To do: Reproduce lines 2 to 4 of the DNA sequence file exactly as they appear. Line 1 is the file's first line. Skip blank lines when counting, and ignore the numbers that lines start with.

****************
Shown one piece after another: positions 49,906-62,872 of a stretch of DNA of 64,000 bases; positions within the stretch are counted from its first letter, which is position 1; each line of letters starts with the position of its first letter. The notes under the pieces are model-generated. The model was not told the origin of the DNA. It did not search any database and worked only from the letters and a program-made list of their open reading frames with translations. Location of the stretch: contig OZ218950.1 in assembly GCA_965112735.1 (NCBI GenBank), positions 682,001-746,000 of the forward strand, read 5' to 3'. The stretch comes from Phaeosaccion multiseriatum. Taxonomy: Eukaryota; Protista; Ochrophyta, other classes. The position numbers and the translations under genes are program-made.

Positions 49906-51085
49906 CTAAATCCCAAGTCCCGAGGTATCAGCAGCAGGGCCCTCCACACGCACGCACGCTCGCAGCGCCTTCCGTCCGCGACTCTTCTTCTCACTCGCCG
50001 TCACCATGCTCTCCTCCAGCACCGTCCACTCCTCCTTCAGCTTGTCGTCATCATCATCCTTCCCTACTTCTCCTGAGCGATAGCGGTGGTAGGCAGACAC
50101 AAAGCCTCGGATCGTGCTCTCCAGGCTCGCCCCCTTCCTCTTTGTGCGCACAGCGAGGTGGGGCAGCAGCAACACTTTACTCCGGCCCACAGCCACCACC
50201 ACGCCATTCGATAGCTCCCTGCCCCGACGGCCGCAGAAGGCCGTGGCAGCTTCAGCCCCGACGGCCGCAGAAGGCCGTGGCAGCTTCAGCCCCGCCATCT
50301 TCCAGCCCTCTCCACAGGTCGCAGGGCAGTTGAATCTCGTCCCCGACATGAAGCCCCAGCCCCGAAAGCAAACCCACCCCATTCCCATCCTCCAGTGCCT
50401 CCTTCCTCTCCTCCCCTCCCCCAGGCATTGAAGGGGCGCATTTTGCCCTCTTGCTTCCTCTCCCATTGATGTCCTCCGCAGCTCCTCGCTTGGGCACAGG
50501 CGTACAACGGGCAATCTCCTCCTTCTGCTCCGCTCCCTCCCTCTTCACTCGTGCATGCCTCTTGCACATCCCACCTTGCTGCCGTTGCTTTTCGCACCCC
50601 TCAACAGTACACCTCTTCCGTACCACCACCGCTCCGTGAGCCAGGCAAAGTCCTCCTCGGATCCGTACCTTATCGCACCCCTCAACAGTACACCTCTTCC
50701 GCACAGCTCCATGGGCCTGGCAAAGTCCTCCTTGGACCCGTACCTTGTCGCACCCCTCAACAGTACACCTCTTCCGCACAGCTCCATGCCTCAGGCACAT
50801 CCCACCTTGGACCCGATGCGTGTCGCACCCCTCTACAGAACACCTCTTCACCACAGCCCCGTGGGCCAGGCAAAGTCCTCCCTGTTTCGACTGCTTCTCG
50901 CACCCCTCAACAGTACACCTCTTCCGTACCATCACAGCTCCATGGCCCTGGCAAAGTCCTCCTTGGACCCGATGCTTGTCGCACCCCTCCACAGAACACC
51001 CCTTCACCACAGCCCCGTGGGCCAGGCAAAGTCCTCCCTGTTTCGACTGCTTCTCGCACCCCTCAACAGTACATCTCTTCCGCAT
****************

Positions 49906-51085
49906 CTAAATCCCAAGTCCCGAGGTATCAGCAGCAGGGCCCTCCACACGCACGCACGCTCGCAGCGCCTTCCGTCCGCGACTCTTCTTCTCACTCGCCG
50001 TCACCATGCTCTCCTCCAGCACCGTCCACTCCTCCTTCAGCTTGTCGTCATCATCATCCTTCCCTACTTCTCCTGAGCGATAGCGGTGGTAGGCAGACAC